A Contagion Through Exposure to Foreign Banks During the Global Financial Crisis
25 Pages Posted: 30 May 2018
Date Written: July 2017
Although the global financial crisis of 2008 took root in the advanced countries, its shocks spread through the emerging economies, reflecting the increasingly interconnected global financial system. This paper develops an empirical methodology to test the contagion effect at the country level using bilateral data on bank claims between countries. It measures the direct and indirect exposures of emerging economies to crisis countries and tests whether these matter for capital outflows from emerging economies. The paper measures these exposures to the crisis-affected countries by using bilateral foreign claims sourced from Bank for International Settlements (i) consolidated banking statistics foreign claims on immediate counterparty and ultimate risk bases and (ii) locational banking statistics cross-border total claims. Findings show that emerging market economies more exposed directly or indirectly to banks in the crisis-affected countries suffered more capital outflows during the global financial crisis.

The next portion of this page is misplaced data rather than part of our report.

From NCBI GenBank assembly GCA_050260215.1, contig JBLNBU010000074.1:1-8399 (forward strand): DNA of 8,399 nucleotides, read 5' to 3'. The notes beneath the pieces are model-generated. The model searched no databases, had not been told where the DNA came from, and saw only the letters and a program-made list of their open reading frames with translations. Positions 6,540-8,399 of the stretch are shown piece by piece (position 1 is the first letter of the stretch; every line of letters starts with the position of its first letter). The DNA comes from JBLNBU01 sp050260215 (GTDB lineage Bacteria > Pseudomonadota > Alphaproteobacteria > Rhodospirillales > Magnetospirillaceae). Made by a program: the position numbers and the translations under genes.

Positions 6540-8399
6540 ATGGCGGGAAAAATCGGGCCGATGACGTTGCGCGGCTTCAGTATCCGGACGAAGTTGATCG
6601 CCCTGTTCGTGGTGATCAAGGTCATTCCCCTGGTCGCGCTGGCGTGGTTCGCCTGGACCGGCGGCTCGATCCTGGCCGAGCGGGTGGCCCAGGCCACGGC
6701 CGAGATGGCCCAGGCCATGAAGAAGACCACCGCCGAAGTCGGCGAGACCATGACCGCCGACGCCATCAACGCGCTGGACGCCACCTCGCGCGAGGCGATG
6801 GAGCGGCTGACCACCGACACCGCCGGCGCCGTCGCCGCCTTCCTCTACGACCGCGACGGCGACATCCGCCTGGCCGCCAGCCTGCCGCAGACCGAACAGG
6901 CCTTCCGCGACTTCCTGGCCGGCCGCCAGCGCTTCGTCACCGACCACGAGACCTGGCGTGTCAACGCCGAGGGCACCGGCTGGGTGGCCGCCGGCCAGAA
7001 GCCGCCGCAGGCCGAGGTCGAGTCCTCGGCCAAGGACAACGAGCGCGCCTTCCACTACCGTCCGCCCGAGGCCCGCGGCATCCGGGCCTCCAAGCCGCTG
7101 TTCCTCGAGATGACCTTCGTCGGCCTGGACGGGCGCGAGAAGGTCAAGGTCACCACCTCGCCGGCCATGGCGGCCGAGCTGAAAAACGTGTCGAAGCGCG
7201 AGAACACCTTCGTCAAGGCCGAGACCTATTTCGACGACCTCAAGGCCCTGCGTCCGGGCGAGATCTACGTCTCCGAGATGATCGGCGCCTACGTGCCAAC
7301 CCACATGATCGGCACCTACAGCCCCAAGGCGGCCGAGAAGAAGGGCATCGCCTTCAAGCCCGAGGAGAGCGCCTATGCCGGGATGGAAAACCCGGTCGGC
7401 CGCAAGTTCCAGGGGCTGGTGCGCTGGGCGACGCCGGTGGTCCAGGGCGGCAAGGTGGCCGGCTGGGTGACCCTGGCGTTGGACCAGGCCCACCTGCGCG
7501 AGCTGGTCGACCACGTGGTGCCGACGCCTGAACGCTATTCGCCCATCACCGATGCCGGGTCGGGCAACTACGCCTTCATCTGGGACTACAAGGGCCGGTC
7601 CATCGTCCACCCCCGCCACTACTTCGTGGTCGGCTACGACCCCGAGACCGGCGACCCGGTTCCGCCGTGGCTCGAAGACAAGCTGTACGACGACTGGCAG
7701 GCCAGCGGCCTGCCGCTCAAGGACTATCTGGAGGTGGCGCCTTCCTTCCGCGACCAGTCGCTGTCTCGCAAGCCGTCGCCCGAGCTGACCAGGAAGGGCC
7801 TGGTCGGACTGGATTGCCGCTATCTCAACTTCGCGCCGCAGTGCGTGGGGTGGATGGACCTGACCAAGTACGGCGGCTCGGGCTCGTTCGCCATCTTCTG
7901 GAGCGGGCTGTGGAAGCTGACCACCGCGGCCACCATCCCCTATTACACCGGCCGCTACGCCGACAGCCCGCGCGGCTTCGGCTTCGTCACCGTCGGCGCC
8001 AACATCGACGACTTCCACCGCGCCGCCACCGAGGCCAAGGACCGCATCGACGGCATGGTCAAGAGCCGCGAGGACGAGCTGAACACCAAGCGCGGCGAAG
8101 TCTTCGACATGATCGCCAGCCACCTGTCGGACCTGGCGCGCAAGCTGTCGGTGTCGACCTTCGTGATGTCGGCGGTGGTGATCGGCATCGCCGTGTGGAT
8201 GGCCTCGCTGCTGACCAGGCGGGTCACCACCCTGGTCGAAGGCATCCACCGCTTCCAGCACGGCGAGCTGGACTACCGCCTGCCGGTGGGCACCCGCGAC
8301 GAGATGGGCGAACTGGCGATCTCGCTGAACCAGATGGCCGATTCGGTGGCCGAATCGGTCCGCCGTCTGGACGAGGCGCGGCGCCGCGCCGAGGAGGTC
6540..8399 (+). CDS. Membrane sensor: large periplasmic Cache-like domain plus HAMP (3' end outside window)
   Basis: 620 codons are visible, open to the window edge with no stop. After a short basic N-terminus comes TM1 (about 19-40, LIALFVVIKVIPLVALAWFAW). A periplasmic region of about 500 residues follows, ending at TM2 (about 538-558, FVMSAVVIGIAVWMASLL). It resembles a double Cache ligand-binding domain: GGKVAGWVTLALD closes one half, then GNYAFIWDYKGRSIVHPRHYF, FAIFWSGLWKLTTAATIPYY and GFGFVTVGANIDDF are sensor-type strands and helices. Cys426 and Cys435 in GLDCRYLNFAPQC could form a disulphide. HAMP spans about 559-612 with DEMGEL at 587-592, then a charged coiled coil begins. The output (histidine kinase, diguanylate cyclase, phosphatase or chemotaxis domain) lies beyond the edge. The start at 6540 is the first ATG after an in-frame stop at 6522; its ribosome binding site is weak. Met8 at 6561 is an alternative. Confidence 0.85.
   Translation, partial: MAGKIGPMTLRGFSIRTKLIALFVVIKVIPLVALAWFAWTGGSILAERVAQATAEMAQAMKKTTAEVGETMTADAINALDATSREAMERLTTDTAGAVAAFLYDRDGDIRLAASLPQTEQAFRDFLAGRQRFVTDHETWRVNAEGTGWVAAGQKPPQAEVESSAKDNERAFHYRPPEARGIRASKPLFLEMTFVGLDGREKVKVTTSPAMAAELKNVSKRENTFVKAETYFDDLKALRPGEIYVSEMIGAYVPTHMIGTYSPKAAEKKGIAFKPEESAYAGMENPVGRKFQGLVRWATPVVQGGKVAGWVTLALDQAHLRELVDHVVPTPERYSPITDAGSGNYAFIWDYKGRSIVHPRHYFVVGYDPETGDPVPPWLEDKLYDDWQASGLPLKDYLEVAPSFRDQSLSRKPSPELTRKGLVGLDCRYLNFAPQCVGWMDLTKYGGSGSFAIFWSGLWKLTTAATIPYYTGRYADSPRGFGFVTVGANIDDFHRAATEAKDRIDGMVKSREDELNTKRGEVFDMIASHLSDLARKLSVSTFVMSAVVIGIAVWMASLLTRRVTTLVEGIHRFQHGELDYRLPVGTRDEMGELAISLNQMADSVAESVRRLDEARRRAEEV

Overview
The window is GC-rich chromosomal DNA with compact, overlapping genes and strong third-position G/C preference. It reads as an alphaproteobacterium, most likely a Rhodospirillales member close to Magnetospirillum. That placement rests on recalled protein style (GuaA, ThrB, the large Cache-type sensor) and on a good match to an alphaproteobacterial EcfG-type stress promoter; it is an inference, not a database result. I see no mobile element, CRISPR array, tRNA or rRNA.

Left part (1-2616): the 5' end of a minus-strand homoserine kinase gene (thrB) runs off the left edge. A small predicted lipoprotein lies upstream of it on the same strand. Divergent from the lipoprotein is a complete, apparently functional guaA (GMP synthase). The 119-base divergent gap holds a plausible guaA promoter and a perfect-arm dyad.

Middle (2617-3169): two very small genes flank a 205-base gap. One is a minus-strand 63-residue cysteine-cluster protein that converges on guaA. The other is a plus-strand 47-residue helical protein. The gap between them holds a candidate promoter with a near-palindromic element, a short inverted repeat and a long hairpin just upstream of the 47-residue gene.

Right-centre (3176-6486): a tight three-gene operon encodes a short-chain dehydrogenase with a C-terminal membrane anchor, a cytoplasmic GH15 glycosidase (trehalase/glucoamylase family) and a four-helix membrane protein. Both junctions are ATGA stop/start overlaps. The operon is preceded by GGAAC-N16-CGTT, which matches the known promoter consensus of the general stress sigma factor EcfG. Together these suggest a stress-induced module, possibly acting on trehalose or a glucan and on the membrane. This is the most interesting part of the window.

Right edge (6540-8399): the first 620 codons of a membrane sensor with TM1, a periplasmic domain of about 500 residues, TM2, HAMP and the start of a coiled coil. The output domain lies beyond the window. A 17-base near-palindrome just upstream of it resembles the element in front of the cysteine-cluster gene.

Keywords: capital outflows, contagion, direct/indirect exposures, global financial crisis, interconnectedness
JEL Classification: E44, F15, F21, F34, F38, F42, F62
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